In the Aminoil10 arbitration, conducted ad hoc, the flexibility permitted the parties to define issues in a manner, which enabled quick resolution of the dispute. Further, the adopted procedure provided that the parties would file their pleadings at the same time. Consequently, neither party was a respondent, a title that parties resent when they believe that they have justifiable claims against the other party. Also, the tribunal directed the state party to lead the case on some issues and Aminoil to lead on other issues, depending on whom the onus of proof laid11.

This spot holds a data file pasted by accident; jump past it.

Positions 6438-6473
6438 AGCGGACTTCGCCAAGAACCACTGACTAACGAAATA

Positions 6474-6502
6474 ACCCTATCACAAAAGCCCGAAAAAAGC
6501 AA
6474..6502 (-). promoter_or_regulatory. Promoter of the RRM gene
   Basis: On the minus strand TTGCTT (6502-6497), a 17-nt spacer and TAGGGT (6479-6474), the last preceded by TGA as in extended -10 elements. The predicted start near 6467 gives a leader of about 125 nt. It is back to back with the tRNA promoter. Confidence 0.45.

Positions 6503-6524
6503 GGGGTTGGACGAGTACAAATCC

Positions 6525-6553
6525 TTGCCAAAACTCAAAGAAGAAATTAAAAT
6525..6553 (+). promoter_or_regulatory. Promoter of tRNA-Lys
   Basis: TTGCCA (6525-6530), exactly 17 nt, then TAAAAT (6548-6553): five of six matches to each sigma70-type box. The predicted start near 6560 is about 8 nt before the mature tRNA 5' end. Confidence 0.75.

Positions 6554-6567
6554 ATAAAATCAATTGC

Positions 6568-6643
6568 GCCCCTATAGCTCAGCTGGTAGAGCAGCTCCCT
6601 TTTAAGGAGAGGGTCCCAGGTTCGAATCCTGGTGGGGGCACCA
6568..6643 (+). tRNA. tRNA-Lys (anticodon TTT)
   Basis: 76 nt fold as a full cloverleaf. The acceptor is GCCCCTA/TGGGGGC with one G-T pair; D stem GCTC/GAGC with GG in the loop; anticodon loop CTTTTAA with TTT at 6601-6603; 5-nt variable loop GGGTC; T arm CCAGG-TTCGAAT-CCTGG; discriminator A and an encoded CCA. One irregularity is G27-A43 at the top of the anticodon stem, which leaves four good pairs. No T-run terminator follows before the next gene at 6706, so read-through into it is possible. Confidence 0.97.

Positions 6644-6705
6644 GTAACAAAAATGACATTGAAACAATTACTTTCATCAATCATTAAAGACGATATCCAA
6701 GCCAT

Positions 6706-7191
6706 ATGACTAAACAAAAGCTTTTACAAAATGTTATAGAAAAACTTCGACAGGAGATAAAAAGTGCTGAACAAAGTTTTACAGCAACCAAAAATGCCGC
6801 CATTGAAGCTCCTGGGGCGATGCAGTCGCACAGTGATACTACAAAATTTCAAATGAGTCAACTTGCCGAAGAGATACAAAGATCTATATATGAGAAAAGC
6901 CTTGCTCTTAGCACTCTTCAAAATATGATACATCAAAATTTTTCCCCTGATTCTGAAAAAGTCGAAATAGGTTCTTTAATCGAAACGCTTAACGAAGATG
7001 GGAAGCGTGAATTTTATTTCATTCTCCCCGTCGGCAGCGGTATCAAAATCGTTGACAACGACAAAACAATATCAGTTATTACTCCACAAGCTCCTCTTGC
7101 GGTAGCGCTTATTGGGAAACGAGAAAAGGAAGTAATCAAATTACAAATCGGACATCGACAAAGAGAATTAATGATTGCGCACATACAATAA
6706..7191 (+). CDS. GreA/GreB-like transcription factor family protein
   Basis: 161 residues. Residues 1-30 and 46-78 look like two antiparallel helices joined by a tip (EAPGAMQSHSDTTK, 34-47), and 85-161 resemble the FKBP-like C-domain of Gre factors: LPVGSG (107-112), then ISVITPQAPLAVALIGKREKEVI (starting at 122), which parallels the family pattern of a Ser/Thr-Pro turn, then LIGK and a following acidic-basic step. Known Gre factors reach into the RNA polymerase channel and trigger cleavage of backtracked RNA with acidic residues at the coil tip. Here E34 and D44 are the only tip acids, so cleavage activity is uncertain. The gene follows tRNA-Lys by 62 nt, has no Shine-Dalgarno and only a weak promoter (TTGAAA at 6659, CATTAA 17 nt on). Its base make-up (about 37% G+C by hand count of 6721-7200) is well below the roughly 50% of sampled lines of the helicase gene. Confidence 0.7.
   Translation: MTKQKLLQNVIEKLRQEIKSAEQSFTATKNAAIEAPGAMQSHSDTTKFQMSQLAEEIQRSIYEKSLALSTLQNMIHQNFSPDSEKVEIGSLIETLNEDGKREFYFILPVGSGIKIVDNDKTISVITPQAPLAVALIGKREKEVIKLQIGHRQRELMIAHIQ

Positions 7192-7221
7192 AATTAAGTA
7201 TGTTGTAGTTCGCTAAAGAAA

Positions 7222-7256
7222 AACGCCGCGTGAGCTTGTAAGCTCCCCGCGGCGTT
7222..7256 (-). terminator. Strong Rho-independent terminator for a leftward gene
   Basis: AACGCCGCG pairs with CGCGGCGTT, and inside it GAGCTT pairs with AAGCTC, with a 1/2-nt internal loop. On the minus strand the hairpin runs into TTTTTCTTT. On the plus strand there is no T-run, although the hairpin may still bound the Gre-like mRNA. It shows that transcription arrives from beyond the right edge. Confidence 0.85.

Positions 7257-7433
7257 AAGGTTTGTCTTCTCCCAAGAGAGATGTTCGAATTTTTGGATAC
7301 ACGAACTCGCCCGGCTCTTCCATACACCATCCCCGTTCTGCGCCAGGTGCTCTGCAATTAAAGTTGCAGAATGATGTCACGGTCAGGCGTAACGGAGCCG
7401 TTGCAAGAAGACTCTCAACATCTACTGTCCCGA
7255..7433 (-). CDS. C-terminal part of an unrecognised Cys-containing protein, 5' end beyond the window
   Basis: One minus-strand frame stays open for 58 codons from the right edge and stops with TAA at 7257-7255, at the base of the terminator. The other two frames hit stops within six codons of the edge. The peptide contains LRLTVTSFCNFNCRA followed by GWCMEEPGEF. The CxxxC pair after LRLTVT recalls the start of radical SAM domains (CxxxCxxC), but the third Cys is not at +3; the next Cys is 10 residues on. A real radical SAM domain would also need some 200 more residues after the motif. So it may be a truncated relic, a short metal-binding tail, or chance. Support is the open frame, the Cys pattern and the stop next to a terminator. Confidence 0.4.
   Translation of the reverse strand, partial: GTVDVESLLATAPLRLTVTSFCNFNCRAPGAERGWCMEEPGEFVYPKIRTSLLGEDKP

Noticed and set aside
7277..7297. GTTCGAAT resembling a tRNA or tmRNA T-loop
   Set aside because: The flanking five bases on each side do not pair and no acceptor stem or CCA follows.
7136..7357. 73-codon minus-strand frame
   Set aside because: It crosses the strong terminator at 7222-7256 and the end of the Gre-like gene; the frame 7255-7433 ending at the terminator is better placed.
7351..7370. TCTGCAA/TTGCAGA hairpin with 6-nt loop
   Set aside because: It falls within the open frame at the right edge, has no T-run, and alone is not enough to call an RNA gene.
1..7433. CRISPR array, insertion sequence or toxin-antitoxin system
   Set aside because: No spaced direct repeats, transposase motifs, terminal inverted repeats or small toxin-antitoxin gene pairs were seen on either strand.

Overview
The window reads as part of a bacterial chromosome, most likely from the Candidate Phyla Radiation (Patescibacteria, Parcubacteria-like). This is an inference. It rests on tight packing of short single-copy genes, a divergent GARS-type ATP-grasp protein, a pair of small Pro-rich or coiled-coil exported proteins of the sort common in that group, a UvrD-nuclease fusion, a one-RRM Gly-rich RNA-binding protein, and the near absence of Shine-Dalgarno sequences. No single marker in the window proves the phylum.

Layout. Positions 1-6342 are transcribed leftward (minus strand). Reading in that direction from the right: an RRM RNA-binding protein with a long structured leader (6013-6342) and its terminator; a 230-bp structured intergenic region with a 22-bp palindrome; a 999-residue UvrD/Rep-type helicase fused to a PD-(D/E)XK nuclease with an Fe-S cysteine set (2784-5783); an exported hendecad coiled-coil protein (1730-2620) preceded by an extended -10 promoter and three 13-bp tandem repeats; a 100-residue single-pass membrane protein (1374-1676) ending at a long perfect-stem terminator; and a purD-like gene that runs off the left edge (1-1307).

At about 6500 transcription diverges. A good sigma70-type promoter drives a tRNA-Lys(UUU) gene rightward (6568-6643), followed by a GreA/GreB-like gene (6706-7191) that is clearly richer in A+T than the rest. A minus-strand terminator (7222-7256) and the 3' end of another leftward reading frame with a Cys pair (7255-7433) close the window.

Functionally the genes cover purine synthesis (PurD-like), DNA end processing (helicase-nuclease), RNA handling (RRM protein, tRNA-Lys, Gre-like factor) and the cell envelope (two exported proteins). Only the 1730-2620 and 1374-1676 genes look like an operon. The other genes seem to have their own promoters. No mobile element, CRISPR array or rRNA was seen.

Another primary advantage of ad hoc arbitration is that it is less expensive than institutional arbitration12. The parties only pay fees of the arbitrators’, lawyers or representatives, and the costs incurred for conducting the arbitration i.e. expenses of the arbitrators, venue charges, etc. They do not have to pay fees to an arbitration institution which, if the amount in dispute is considerable, can be prohibitively expensive. In order to reduce costs, the parties and the arbitrators may agree to conduct arbitration at the offices of the arbitrators. The author participated in one such arbitration on behalf of the claimant, who was financially constrained and that fact was made known to the arbitrator. In order to facilitate the arbitration, the arbitrator proposed that the proceedings be conducted at his office and the parties agreed. This resulted not in considerable reduction in the costs of arbitration but also facilitated the settlement of the dispute. In absence whereof, the claimant would not have been able to afford the arbitration costs and this would have stalled the arbitration. It can be argued that such proposal would not be acceptable to an institution, lest their reputation be tarnished.